Orson Welles & Scatman Crothers in A Hollywood Ending
Theater Asylum Lab

The Hollywood system’s callous human values are laid bare in Orson Welles & Scatman Crothers in “A Hollywood Ending, David Caruso’s hard-hitting and bitter-sweet two-hander which just closed at the 2015 Hollywood Fringe Festival.

Willard Manus
Nigerian Spam Scam Scam
Asylum Lab

It’s not everyone who can out-con the notorious Nigerian con men, but Dean Cameron managed to do it. The veteran TV and theater actor explains how he pulled off the stunt in Nigerian Spam Scam Scam, his hilarious play which just had a successful run at the recent Hollywood Fringe Festival.

Cameron, playing himself, is joined on stage by Victor Isaac, a wizard at voices who impersonated various Nigerian characters during the course of the show, including a female tribal chief and her officious nephew, a banker, and a custom’s-house official.

Mavis Manus
Bright Swords
The Complex

Bright Swords, the one-man play about famed African-American actor Ira Aldridge (1807-1867), was the best thing I saw at the 2015 Hollywood Fringe Festival. Written by Rick Creese and starring Ryan Vincent Anderson, the play was riveting from beginning to end, thanks to the crisp writing and directing, and above all to Anderson’s superb performance.

Willard Manus
She Stoops to Conquer
Stratford Festival - Avon Theater

I don’t know quite what to say about this production of She Stoops to Conquer. The famous old comedy is one of my favorites. This latest revival is directed by Stratford’s leading expert on direction who has also starred superbly in several productions of the play. It is designed by some of Canada’s greatest designers. And the cast includes three of my favorite actors in the world. Except for one scene marred by a poor choice of actor, I thought the whole performance delightfully well-played, adroitly and very beautifully designed, expertly directed, and a total pleasure.

Herbert M. Simpson
Art
Florida State University Center for the Performing Arts - Cook Theater

Thanks to Julian Olf, I know why the “Art” he’s so wonderfully directed for Banyan differs some from what I previously knew in French and English in Paris and in English in the U.S. It seems I just attended a newer American--not British-English--adaptation that places action and accents here. Such alchemy turned a philosophical comedy into satirical farce, drawing laughs galore but less afterthought about values except how entertaining an exploration of them can be.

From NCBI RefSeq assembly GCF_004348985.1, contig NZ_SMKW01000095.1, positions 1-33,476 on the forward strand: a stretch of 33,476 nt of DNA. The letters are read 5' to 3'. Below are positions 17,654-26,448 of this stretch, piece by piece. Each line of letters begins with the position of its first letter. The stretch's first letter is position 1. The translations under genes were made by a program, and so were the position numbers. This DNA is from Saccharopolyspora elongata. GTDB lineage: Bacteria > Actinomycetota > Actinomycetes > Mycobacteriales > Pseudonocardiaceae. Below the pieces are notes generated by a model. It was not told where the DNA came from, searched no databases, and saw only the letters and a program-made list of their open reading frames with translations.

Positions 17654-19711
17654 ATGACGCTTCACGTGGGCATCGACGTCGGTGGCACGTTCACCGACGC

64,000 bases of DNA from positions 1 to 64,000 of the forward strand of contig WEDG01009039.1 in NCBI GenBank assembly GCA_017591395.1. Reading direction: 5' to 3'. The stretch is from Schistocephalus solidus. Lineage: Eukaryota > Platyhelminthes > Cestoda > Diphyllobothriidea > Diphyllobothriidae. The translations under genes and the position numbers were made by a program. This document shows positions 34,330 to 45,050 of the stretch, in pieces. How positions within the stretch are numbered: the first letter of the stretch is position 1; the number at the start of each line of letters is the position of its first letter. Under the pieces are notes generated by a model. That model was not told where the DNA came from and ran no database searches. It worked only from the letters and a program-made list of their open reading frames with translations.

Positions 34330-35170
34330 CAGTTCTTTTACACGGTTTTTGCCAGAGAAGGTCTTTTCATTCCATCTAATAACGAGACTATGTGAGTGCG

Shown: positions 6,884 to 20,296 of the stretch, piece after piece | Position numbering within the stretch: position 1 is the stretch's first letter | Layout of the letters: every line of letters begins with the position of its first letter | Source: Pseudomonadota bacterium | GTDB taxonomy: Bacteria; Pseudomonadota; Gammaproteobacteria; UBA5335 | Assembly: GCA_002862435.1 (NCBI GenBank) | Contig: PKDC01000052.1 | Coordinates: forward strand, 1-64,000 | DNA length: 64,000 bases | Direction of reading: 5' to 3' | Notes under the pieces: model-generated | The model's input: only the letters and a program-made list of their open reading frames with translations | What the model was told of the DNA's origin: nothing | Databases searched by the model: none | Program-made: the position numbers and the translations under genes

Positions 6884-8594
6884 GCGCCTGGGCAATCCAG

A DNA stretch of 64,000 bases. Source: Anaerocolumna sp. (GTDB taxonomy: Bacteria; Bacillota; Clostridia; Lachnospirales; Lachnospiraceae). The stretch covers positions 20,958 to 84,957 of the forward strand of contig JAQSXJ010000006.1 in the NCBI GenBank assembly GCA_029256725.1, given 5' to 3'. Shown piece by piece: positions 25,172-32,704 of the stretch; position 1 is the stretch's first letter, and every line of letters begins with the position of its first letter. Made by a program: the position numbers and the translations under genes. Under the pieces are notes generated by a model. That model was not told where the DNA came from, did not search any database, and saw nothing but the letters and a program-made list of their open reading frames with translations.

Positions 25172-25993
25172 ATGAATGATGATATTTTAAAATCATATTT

Marie J. Kilker
Diary of Anne Frank, The
Stratford Festival - Avon Theater

Of the eight impressive productions I’ve seen thus far in the Stratford Festival of Canada’s 2015 season, the only one I cannot recommend is The Diary of Anne Frank. The play is a deeply moving presentation of the amazing human document saved from the tragic story of a real young victim of the Nazi Holocaust. Stratford’s cast is close to ideally chosen to bring the story and characters to life, and much of their performance is remarkably authentic and affecting.

Herbert M. Simpson
Porcelain
The Greenhouse

Chay Yew may not be represented in the annals of Gay Theater as prominently as, say, Tony Kushner or Mart Crowley, but hindsight affirms the impact of his 1992 play, Porcelain addressing prejudice—racial, cultural and sexual—in a country where consensual sex between men had been decriminalized only a bare 25 years earlier.

Mary Shen Barnidge
Goldfish
The Greenhouse

Leo Ledger has an addictive gambling habit and a propensity for losing bets. This not-uncommon correlation stems from his conviction that he is unworthy of happiness, so that his efforts to conceal this flaw are orchestrated to ultimately reaffirm his failure. His wife wearied of this game long ago, leaving him with custody of their son Albert, who is now 19 and departing for college, after supplying his father with a semester's worth of latchkey instructions for the maintenance of the household. Will these measures prove successful?

Mary Shen Barnidge
Physicists, The
Stratford Festival - Tom Patterson Theater

I haven’t read or seen The Physicists for a half-century, and this is a new translation into English by the excellent Canadian playwright Michael Healey. But I wasn’t aware of any drastic changes that Healey has made to the Friedrich Durrenmatt play whose American premiere I saw in 1964. It’s a painfully funny, bitterly disturbing play that was admired but ran very briefly in New York in a lustrous production directed by Peter Brook, starring Hume Cronyn, Robert Shaw, and Jessica Tandy.

Herbert M. Simpson
Qualms
Steppenwolf Theater